SpaceX prototype blasts off ... and crashes in fireball

SpaceX prototype blasts off … and crashes in fireball

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Washington: A prototype of the future giant SpaceX rocket Starship — which the company hopes will become its go-to for Mars missions — along the Texas coast Wednesday.

But the company line was upbeat as a livestream of the launch displayed the on-screen message “AWESOME TEST. CONGRATS STARSHIP TEAM!”

“Mars, here we come!!” SpaceX founder Tesla s Elon Musk tweeted just minutes after the flight, explaining that a too-fast landing speed was to blame for the crash.

He recounted the successful parts of the rocket s short late afternoon trip: the take-off, the change of position in flight and its (pre-explosion) precise landing trajectory.

“We got all the data we needed! Congrats SpaceX team,” he tweeted.

Wednesday’s test launch took off, then appeared to rise straight, and then one engine after another stalled. After flying for 4 minutes and 45 seconds, the third engine went out and the rocket began to descend in the expected position.

For the landing speed, the engine restarted a few seconds before landing, but it slammed into the earth.

A series of smaller prototypes have been launched hundreds of yards (meters) into the air in less than a minute, as part of a series of tests aimed at developing the company’s next-generation rockets at an alarming rate.

After several suspension attempts this week, the flight has been streamed in real time via the @SpaceX Twitter account.

The flight test plan examines the huge metal body of the SN8 (Spacecraft 8) and the aerodynamic power of its three engines, including when the spacecraft returns to Earth-this happens vertically, the same as SpaceX’s Falcon 9 Trailblazer rocket.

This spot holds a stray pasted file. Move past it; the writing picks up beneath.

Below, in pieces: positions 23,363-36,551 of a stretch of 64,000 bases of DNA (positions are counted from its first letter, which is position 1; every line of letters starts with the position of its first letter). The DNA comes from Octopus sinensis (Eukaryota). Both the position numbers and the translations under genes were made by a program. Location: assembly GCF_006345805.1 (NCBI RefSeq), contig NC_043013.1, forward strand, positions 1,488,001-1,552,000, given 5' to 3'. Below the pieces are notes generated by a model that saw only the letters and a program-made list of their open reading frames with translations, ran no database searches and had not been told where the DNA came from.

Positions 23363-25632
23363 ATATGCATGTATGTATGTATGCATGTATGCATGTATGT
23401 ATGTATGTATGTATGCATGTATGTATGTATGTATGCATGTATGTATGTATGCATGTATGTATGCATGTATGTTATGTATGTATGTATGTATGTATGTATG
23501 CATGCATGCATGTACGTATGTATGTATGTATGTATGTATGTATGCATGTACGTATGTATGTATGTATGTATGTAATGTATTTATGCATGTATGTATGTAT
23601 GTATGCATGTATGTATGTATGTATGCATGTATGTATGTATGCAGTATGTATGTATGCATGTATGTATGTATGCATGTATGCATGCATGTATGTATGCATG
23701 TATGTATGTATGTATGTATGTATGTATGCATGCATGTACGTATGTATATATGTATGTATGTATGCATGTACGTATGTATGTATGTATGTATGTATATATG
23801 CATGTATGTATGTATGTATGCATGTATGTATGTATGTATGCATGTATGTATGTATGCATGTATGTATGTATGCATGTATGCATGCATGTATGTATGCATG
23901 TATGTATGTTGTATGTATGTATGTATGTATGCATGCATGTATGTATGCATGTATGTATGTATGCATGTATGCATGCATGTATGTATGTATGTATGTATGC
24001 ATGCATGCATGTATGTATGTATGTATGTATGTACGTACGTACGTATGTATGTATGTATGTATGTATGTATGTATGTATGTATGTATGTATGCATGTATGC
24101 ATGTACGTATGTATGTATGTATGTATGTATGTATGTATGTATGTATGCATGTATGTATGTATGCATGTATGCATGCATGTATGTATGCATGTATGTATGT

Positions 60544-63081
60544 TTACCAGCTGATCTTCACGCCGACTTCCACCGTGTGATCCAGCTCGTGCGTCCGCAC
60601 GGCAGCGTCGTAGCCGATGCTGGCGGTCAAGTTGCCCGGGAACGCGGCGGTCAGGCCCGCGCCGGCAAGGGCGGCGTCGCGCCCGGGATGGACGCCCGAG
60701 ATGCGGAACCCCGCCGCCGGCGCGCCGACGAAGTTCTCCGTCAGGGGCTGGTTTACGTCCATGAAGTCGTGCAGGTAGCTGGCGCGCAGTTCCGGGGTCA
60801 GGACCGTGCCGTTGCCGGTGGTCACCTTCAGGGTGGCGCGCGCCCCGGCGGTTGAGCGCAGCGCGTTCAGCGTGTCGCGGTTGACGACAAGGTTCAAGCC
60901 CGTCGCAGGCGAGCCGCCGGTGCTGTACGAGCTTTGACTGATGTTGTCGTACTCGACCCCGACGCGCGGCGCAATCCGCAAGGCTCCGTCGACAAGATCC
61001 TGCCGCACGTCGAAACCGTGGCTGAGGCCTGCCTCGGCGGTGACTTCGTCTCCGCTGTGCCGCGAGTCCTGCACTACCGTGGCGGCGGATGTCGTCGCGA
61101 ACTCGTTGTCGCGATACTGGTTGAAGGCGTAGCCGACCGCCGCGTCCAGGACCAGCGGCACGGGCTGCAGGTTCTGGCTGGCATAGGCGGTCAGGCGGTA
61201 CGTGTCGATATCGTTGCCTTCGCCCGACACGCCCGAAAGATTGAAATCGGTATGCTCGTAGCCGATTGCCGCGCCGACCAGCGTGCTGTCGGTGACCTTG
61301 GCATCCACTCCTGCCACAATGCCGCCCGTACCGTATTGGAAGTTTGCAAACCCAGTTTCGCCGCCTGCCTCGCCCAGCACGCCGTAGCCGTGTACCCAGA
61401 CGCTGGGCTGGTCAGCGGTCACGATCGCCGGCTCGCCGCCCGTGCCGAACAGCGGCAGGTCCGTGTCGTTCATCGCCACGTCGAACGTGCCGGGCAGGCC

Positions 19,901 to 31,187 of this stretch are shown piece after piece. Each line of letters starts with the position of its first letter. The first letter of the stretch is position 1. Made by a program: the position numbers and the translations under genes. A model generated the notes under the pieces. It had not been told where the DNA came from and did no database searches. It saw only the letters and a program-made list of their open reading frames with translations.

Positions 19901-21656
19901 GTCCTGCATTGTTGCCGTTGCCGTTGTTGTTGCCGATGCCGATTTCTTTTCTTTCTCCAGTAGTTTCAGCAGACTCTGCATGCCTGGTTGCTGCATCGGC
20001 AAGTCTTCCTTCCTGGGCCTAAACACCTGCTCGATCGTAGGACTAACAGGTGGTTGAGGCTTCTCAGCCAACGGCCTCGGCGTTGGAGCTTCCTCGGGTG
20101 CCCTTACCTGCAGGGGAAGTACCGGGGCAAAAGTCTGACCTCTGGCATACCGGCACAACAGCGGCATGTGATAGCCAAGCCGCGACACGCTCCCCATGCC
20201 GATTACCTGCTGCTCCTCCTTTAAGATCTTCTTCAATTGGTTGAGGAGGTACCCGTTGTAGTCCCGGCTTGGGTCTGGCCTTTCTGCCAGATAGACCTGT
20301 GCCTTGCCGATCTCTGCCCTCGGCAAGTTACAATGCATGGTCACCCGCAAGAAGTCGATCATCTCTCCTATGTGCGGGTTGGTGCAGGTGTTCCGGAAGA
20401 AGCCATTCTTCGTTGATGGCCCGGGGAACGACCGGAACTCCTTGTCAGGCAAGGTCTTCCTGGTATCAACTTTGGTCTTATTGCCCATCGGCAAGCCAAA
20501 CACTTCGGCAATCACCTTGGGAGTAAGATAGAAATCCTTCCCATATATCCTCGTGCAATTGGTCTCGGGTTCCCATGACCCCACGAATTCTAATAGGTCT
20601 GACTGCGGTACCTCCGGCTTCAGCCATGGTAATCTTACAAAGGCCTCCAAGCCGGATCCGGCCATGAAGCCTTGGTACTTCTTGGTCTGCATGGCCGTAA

“With a test such as this, success is not measured by completion of specific objectives but rather how much we can learn, which will inform and improve the probability of success in the future as SpaceX rapidly advances development of Starship,” a statement on the company s website said, implying even before the launch that an explosion or crash would not mean a failed mission.

The construction of the next prototype SN9 is almost complete.

The test flight took place in the almost deserted Gulf of Mexico in southern Texas, near the border between the United States and Mexico.

Musk recently announced that he plans to move from California to the vast southern states of the United States.

Any future completed Starship rocket will be equipped with 37 engines instead of nine, and will measure 120 meters (390 feet) tall and be capable of carrying 100 tons of cargo into orbit around the Earth.

Musk hopes to be able to one day launch several of these space ships to Mars, though they could prove useful even in the short term as NASA eyes re-establishing an ongoing presence on the Moon in 2024.

Japanese billionaire Yusaku Maezawa is currently scheduled to pay an undisclosed sum to take Starship for a spin around the Moon in 2023 — at the earliest.

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